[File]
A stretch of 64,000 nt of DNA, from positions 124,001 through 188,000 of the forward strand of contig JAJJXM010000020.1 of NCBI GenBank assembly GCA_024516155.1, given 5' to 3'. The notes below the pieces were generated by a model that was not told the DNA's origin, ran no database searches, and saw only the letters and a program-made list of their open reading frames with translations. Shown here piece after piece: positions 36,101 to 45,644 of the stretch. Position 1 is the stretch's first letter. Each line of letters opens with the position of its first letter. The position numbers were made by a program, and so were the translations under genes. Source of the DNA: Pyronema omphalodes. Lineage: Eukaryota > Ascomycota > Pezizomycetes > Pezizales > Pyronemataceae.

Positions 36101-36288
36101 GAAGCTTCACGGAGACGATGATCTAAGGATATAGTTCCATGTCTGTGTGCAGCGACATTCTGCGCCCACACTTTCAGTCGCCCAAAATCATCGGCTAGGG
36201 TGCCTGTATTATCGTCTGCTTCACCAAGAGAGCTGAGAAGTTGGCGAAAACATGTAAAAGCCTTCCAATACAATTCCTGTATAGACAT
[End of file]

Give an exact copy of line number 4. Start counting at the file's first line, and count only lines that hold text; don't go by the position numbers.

36201 TGCCTGTATTATCGTCTGCTTCACCAAGAGAGCTGAGAAGTTGGCGAAAACATGTAAAAGCCTTCCAATACAATTCCTGTATAGACAT